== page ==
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Handling Multiple Displays with x2x - page 3

Two Displays, One Problem

  • September 27, 2005
  • By Rob Reilly

Some people may have three machines to control. You can copy the headless script over to the third machine. Since the laptop will be controlling the three screens, no changes need to be made to the script. Naturally, the user accounts need to be synced and I assume machine three will run KDE. You don't necessarily need to keep KDE though. Change the second line and give another window manager a try, if you are adventurous.

One difference is that x2x will need to be started with the -east option. This will make the cursor switch to machine three when you roll the mouse off the right side of the laptop screen. Don't forget that you'll also be starting x2x for both remote machines, in their own xterms on the laptop.

A couple of other options that you might try are the "label" and "wait" switches. Label overrides the title of the control window, which might be helpful to keep of your screens over ssh.

The wait option lets x2x sit there and poll until the from or to machines become available. This might be useful if you run x2x from a script.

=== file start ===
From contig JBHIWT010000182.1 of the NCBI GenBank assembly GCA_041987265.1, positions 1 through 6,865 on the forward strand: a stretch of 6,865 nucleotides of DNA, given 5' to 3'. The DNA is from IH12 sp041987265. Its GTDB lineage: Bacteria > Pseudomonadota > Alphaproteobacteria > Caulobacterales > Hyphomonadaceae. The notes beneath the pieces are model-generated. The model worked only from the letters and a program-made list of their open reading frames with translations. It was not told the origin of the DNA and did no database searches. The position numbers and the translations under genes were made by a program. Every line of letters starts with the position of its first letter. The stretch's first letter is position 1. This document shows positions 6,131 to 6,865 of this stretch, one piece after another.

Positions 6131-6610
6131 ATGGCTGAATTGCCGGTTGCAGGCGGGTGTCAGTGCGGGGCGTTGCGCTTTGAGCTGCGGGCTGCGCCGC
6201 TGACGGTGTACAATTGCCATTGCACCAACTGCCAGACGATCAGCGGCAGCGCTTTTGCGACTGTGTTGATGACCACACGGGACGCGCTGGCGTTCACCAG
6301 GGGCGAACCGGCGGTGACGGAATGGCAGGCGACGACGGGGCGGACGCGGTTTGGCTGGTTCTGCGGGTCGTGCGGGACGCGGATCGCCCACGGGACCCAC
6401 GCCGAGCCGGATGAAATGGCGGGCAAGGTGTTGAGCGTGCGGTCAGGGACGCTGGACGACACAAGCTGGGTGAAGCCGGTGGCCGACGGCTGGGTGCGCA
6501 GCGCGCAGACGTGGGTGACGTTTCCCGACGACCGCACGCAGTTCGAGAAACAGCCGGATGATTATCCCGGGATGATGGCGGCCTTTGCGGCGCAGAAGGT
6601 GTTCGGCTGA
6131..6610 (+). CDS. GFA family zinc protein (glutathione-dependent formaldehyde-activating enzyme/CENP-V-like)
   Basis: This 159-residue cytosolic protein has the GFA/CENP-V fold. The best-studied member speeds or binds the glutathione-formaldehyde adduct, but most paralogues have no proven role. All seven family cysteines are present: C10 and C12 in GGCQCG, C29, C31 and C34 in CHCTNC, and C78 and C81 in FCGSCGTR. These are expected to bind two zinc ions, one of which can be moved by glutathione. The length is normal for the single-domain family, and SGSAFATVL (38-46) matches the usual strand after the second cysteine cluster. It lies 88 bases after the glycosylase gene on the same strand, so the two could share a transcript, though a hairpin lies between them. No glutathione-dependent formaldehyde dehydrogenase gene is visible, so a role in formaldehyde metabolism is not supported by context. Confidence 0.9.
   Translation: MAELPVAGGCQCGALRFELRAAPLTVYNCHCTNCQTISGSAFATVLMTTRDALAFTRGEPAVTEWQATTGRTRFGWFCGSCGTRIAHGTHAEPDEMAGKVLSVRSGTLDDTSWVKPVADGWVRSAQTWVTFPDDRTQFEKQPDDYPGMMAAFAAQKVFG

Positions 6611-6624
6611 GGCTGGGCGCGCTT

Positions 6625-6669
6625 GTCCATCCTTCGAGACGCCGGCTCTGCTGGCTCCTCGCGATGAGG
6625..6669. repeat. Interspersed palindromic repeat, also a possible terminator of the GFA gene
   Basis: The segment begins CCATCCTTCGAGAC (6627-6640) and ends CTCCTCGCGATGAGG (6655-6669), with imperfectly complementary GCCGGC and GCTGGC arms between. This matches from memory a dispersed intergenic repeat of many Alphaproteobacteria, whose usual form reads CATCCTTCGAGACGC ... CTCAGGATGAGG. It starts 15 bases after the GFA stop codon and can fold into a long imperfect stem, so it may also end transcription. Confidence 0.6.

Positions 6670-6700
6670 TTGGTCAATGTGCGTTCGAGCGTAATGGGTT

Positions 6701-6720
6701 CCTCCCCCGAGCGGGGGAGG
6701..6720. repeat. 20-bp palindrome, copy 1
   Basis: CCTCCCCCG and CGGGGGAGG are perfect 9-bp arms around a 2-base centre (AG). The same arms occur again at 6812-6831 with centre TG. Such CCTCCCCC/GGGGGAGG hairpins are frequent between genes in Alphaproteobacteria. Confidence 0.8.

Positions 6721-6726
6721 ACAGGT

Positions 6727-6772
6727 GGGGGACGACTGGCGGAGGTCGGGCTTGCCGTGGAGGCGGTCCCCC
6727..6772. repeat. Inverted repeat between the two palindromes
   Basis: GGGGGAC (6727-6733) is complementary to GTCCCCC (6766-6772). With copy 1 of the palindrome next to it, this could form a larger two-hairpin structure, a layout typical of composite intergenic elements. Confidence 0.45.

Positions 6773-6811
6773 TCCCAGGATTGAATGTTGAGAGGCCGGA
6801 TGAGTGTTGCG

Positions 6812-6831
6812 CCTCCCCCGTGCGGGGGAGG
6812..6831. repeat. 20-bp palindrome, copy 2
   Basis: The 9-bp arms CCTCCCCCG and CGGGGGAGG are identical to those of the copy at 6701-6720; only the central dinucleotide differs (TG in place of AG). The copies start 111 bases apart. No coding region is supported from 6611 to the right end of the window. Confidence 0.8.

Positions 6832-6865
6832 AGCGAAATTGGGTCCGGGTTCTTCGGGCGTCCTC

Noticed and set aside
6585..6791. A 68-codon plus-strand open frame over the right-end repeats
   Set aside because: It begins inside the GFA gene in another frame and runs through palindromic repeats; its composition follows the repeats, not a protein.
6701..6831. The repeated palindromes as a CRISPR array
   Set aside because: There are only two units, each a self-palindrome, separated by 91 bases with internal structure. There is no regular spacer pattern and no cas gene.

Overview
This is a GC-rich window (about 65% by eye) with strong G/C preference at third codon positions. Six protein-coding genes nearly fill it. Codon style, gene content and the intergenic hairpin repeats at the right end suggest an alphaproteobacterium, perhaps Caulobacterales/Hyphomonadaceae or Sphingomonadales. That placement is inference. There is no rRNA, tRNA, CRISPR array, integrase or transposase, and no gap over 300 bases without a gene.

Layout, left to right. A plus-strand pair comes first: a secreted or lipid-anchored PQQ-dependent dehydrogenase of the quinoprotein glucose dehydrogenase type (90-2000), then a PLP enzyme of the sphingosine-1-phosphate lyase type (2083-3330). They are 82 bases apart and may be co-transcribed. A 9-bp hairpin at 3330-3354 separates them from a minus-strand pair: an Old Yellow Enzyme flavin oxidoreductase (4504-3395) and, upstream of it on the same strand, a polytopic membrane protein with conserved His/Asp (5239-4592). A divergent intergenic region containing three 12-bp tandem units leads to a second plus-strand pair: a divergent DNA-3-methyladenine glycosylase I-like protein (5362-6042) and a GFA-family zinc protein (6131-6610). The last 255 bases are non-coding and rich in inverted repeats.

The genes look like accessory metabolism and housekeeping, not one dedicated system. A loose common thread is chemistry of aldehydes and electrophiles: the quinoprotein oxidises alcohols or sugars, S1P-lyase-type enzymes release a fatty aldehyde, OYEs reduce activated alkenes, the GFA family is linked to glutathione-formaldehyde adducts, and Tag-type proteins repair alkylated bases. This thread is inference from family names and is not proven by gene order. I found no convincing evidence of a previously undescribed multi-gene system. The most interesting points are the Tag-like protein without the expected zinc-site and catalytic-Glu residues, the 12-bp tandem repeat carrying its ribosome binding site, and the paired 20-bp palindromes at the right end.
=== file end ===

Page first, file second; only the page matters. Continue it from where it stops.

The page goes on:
Another useful switch is for "north" and "south" machines. Conceivably, you could then control up to four machines from your laptop. Sadly, these options apparently aren't implemented in my version. Take a look at the x2x man page for a complete list.

I also wanted to mention that the commands that I used to set up X on the desktop machine is not very secure. So, you'll probably want to look at using MIT-Magic-Cookie authentication or tunneling through ssh. Both are mentioned on the x2x home page. The method outlined works fine for my little lab network where I can keep an eye on who's logged in.

x2x is a nice little program to use for controlling multiple Linux machines from one keyboard and mouse.

I'm happy because I don't have to close my laptop lid any more.

Rob Reilly is a consultant, writer, and commentator who advises clients on business & technology projects. He is also a Contributing Editor for Linux Today. Send him a note or visit his Web site at http://home.earthlink.net/~robreilly.

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